Evaluation 101

This page offers an introduction to the four pillars of evaluation and how you can apply them to your engagement work. Explore the core principles and read through an example that puts these principles into practice.

updated on 11 Jan 2024
2 minutes read

The four pillars of evaluation

The four pillars of evaluation were developed by NPC as a tool to build impact and measurement frameworks. Built on a strong foundation of leadership, clear strategic vision, and a case for measuring impact, the four pillars provide key focal points for planning your approach: map your theory of change, prioritise what you measure, choose your level of evidence, and select your sources and tools.

Introduction to Evaluation

In the following video Co-Director of the NCCPE, Sophie Duncan, details these pillars and how we can apply them in the context of engagement.

Developing a project is an iterative process and evaluation can help you improve and develop your approach. Revisit your plan throughout and ask yourself if you are still meeting the purpose, outcomes and impacts established at the start of the project. It is worth noting that your evaluation plan may need updating as the work unfolds.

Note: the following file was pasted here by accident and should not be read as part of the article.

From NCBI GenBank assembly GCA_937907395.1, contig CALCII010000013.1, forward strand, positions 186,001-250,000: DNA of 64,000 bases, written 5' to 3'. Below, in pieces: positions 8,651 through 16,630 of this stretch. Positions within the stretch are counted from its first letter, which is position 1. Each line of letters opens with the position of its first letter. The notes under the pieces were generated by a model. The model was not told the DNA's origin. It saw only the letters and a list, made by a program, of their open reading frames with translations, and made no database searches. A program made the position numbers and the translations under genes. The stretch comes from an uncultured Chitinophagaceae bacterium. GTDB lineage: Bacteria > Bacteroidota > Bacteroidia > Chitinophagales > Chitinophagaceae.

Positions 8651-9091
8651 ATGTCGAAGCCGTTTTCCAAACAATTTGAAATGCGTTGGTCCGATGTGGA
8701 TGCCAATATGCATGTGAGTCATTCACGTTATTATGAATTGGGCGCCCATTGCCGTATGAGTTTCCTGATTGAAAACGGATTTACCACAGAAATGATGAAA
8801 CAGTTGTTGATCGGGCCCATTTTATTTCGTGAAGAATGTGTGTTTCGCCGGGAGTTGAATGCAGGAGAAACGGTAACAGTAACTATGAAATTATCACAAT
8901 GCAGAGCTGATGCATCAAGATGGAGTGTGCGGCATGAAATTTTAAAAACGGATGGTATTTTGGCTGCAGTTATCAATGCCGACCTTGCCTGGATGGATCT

The four pillars in practice

What does it look like to apply the pillars? We share a case study of how one project developed their evaluation framework and plan.

Case study: Benefits for Bees. This case study explores developing an evaluation plan for a public engagement project to promote the benefits of pollen producing plants for bees

A research group that studies local bee populations found a significant decline in recent years. They established that the local populations are affected for many reasons, some of which are systemic issues and some of which are within the control of local people. The team decides to focus on interventions they can make in their community that encourage people to contribute to improving bee habitats by planting bee-friendly pollen producing plants. If successful, they plan to repeat the intervention. They access a learned society grant which gives them £500 to create this pilot engagement activity.

Click through each pillar (map your theory of change, prioritise what you measure, choose your level of evidence, and select your sources and tools) to see how they thought through their evaluation framework.

The researchers use this information to create an evaluation plan, which you can read in detail alongside their logic model:

Get inspired

Do you have an example of excellent evaluation practice? Perhaps the project used an innovative technique, managed their resources well, or embedded evaluation in a particularly thoughtful way.